Lohbauer U, Frankenberger R, Kramer N, Petschelt A (2003) Time-dependent strength and fatigue resistance of dental direct restorative materials. J Mater Sci Mater Med 14:1047–1053

    Article  Google Scholar 

  12. 12.

    Lohbauer U, Belli R, Ferracane JL (2013) Factors involved in mechanical fatigue degradation of dental resin composites. J Dent Res 92:584–591

    Article  Google Scholar 

  13. 13.

    Hampe R, Lumkemann N, Sener B, Stawarczyk B (2018) The effect of artificial aging on Martens hardness and indentation modulus of different dental CAD/CAM restorative materials. J Mech Behav Biomed Mater 86:191–198

    Article  Google Scholar 

  14. 14.

    Al-Harbi FA, Ayad NM, ArRejaie AS, Bahgat HA, Baba NZ (2017) Effect of aging regimens on resin nanoceramic chairside CAD/CAM material. J Prosthodont 26:432–439

    Article  Google Scholar 

  15. 15.

    Sonmez N, Gultekin P, Turp V, Akgungor G, Sen D, Mijiritsky E (2018) Evaluation of five CAD/CAM materials by microstructural characterization and mechanical tests: a comparative in vitro study. BMC Oral Health 18:5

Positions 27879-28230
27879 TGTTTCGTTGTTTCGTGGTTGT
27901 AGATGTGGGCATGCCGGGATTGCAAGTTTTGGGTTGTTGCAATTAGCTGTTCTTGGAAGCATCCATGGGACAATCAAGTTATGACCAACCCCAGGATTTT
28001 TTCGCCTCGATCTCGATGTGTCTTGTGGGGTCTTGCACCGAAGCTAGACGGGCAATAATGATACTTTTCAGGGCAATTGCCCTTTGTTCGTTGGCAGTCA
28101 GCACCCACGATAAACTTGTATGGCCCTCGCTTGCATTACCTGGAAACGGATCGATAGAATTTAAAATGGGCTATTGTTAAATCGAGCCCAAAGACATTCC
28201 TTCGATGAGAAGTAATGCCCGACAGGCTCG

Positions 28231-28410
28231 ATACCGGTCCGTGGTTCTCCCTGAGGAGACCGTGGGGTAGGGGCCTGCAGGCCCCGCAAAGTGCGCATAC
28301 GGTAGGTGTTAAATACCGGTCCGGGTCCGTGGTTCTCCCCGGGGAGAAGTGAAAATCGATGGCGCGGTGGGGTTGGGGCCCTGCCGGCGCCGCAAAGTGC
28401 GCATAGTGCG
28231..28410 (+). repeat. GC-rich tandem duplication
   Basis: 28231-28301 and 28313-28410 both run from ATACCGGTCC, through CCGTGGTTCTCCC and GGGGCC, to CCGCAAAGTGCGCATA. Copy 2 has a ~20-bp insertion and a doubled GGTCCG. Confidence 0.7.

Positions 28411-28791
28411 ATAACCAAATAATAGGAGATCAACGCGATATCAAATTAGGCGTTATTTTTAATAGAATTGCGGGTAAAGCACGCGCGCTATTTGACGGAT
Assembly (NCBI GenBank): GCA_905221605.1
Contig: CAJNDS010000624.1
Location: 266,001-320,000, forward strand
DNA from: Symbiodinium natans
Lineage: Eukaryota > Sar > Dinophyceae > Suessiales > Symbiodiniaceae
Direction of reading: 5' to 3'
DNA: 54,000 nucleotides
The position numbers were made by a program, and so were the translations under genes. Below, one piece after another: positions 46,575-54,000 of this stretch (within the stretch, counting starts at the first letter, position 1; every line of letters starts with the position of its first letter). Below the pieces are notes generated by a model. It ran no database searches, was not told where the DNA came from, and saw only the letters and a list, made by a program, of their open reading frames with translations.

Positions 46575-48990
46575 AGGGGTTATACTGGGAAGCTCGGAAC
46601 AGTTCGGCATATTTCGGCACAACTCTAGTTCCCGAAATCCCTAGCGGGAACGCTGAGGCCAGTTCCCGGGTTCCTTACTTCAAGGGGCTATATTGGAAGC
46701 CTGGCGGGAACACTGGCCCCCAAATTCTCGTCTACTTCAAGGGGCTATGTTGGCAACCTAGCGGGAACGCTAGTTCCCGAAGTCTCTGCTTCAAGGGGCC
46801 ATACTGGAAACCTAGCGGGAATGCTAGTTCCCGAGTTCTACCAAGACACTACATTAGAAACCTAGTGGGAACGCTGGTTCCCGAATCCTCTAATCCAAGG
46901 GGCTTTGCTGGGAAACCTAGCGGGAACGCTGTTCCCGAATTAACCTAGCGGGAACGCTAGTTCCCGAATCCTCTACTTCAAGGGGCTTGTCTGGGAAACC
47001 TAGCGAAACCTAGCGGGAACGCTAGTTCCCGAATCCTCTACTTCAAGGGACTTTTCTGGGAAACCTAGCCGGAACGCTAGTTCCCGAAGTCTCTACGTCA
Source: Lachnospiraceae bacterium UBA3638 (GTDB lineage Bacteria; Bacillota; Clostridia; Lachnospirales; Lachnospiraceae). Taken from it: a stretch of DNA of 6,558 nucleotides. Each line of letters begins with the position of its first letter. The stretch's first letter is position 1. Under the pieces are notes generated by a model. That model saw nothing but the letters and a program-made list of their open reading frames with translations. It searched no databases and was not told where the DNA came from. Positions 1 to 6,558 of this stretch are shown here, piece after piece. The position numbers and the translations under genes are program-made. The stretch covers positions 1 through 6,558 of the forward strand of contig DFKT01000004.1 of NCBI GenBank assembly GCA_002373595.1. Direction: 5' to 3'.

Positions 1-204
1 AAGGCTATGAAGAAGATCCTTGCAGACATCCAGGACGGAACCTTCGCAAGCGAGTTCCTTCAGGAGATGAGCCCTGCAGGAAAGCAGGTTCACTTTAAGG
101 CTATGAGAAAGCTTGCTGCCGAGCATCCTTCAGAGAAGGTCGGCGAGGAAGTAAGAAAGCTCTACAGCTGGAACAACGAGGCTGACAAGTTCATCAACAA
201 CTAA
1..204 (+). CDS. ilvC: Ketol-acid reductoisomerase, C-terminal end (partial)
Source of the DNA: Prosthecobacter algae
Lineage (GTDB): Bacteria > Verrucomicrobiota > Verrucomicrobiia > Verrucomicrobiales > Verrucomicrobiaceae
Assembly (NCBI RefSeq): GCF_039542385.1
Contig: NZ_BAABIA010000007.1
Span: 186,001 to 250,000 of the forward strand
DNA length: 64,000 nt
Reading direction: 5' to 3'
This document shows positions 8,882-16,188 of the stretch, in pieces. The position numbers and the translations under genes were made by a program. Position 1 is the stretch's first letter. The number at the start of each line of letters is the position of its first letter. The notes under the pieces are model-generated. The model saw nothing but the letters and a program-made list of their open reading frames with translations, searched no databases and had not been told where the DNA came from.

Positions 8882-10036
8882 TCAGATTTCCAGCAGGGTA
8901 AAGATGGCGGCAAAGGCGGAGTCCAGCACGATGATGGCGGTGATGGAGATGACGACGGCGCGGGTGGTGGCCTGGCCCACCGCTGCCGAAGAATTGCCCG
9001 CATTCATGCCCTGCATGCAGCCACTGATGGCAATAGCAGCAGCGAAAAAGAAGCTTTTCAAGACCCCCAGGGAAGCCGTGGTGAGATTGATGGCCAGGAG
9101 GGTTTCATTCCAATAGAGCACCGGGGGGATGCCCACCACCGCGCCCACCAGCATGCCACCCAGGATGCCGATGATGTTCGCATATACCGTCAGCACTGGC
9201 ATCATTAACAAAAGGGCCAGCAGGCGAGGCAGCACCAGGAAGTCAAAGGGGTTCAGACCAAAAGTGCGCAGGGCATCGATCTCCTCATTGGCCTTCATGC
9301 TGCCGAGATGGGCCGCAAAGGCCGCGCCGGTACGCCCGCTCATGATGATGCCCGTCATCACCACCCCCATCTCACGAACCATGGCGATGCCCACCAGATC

Article  Google Scholar 

  16. 16.

    Egilmez F, Ergun G, Cekic-Nagas I, Vallittu PK, Lassila LVJ (2018) Does artificial aging affect mechanical properties of CAD/CAM composite materials. J Prosthodont Res 62:65–74

    Article  Google Scholar 

  17. 17.

    Tsujimoto A, Barkmeier WW, Takamizawa T, Latta MA, Miyazaki M (2017) Influence of thermal cycling on flexural properties and simulated wear of computer-aided design/computer-aided manufacturing resin composites. Oper Dent 42:101–110

    Article  Google Scholar 

  18. 18.

    Lauvahutanon S, Takahashi H, Shiozawa M, Iwasaki N, Asakawa Y, Oki M, Finger WJ, Arksornnukit M (2014) Mechanical properties of composite resin blocks for CAD/CAM. Dent Mater J 33:705–710

    Article  Google Scholar 

  19. 19.

    Blackburn C, Rask H, Awada A (2018) Mechanical properties of resin-ceramic CAD-CAM materials after accelerated aging. J Prosthet Dent 119:954–958

    Article  Google Scholar